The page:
May/June 2010 - Vol. 40

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The New Rebellion
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(The Rebellion Against Rebellion)
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.by Peter Stine

“Being surrounded with every conceivable kind of revolt, from infancy, Gabriel had to revolt into something, so he revolted into the only thing left – sanity.”
These words, from G.K. Chesterton’s novel The Man Who was Thursday, are (whether we want to admit it or not) very relevant for today’s world. We are surrounded on all sides by a culture screaming to be released from what it deems to be a restrictive and destructive mode of thinking and acting. Sometimes we ourselves can become caught in this; seeking freedom from governmental authority or independence from a parent. It seems to me that this rebellion against all things that were – even up to 15 years ago – held dear, has been slowly but surely eroding our culture. So the question becomes for people in their teens like myself, how do we respond to this slow moral decay? However, before we can create a solution, we must identify the problem. 

In the human person, there is a natural tendency to rebel, a tendency that goes back to the Fall and continues throughout human history, leaving numerous examples of human rebellion in its wake. The example that probably jumps to the forefront of most of our minds is the example of teenage rebellion. Many of us have been around teenagers (some of us still are teenagers) and therefore are constantly reminded of rebellion. We see disobedience, disrespect for parental authority, and many other things.  Although part of this is due to simple hormonal changes, in it we can catch a glimpse of what this deeply ingrained rebellious streak is.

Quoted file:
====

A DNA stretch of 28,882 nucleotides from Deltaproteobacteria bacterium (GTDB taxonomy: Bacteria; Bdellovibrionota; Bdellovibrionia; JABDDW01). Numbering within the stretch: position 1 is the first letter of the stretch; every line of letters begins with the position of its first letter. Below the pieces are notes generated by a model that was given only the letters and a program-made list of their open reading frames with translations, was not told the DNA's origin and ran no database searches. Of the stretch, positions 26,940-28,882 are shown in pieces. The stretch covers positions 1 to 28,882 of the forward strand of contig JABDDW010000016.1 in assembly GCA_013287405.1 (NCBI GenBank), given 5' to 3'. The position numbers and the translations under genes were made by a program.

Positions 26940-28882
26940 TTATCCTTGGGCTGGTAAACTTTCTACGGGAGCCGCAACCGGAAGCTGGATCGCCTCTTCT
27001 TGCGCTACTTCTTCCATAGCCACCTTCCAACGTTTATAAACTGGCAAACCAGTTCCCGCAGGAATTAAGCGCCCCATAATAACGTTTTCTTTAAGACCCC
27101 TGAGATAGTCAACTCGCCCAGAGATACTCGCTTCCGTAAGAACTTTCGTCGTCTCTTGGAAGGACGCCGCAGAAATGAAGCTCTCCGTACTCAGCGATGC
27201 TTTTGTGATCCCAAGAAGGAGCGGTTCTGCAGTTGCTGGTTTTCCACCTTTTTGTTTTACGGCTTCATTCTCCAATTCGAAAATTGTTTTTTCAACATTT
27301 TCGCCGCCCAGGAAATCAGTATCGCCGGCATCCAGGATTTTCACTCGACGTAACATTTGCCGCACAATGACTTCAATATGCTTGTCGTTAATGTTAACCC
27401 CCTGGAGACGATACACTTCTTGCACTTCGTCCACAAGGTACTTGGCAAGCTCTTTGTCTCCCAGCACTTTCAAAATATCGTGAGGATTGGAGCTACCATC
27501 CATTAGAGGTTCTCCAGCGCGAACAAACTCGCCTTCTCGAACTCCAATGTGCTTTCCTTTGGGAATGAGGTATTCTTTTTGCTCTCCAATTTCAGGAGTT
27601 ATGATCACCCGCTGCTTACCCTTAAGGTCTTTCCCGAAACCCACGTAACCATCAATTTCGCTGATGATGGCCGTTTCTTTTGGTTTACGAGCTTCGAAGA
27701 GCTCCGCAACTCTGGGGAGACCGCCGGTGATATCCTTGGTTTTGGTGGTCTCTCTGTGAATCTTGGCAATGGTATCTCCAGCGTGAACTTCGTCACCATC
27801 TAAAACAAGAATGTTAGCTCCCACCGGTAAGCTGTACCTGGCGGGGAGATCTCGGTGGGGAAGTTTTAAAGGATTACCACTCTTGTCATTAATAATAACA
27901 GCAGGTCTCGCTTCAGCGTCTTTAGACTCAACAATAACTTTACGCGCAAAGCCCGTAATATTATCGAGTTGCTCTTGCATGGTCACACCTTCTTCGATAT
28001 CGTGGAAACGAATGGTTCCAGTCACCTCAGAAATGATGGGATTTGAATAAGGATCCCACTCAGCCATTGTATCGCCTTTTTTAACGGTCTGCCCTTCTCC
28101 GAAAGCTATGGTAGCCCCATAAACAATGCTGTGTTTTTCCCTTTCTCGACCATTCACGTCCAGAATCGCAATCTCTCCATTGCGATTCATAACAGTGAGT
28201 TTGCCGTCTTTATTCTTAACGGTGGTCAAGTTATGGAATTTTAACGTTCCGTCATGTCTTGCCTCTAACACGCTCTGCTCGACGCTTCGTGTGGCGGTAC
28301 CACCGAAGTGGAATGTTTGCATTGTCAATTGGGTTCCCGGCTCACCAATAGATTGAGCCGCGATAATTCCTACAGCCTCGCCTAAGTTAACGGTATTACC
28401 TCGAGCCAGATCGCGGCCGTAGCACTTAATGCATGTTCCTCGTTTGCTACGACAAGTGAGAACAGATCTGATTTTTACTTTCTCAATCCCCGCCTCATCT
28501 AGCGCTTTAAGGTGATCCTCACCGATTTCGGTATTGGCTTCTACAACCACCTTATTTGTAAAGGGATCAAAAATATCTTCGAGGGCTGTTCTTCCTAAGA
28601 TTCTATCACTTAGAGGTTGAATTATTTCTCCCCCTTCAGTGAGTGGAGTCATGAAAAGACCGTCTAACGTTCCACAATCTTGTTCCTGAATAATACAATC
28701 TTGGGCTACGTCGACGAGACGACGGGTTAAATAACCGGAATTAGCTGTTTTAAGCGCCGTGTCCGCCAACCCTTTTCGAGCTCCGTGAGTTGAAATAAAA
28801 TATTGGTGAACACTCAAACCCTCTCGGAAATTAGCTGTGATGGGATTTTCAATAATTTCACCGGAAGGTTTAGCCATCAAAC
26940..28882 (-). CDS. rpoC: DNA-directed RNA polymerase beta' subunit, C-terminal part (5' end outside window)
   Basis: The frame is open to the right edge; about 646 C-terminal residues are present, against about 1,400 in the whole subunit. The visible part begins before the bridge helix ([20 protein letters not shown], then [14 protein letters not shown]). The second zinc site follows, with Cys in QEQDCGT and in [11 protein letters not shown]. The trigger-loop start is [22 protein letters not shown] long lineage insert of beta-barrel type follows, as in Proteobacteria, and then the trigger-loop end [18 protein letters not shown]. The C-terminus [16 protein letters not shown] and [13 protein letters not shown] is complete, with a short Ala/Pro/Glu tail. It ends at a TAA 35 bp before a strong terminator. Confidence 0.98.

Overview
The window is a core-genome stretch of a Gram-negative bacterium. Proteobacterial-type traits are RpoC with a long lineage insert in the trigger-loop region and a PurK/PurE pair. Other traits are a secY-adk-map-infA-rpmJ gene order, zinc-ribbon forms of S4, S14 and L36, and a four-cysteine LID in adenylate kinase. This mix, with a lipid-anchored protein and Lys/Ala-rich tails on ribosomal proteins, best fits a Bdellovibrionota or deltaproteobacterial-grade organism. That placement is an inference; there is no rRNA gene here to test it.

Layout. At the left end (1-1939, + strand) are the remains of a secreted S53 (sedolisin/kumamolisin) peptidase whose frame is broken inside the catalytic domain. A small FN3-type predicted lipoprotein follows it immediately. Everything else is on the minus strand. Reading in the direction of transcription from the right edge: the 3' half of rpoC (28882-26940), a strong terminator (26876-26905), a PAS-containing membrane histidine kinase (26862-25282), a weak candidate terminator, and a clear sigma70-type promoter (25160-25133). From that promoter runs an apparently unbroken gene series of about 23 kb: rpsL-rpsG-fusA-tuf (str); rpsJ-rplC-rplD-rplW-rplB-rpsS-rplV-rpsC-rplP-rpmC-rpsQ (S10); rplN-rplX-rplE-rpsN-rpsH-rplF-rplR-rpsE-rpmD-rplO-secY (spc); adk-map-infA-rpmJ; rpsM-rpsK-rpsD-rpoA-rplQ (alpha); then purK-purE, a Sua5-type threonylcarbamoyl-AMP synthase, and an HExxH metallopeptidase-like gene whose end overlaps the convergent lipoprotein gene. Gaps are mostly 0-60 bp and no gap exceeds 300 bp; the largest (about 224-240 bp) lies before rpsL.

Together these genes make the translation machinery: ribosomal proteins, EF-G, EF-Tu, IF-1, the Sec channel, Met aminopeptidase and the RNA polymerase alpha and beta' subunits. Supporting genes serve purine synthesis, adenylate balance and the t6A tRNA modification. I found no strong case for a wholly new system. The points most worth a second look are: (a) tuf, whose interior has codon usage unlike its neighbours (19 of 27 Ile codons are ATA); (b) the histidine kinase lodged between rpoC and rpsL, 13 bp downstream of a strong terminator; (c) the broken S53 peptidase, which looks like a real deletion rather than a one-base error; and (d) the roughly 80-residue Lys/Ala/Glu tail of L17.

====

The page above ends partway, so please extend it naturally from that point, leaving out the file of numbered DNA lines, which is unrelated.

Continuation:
This streak, or should I say, concupiscence (unruly desires), is more or less the assertion of one’s ego (or belief system) over that of another person. This is otherwise known as pride. Continuing with the example of teenage rebellion, the teenager is trying to find his place in the world, first by asserting himself towards everyone else to see what gets pushed over and what stands firm. When this is done in a constructive manner, the teenager finds his place in society and knows his role. But, when this practice is not checked early on, it can cause catastrophic results. If a teenager is allowed to challenge everyone he comes in contact with – parents, teachers, youth group/small group leaders, and pastors – he becomes disruptive, both to the people around him and to himself. As he continues to posture and the authority figure continues to do nothing, he reinforces in his mind the idea that no authority has any sway over him, that he can do whatever he likes, and no one can tell him otherwise. From that point onward, he begins to see as freedom this being able to get away with anything he wants, and challenges everything that seems to get in the way of maintaining this idea.

So that’s the problem. How do we combat it?

 I would suggest a few things that might sound counter-cultural today, but I think are really timeless wisdom, especially from a Christian point of view:

Be an example of humility.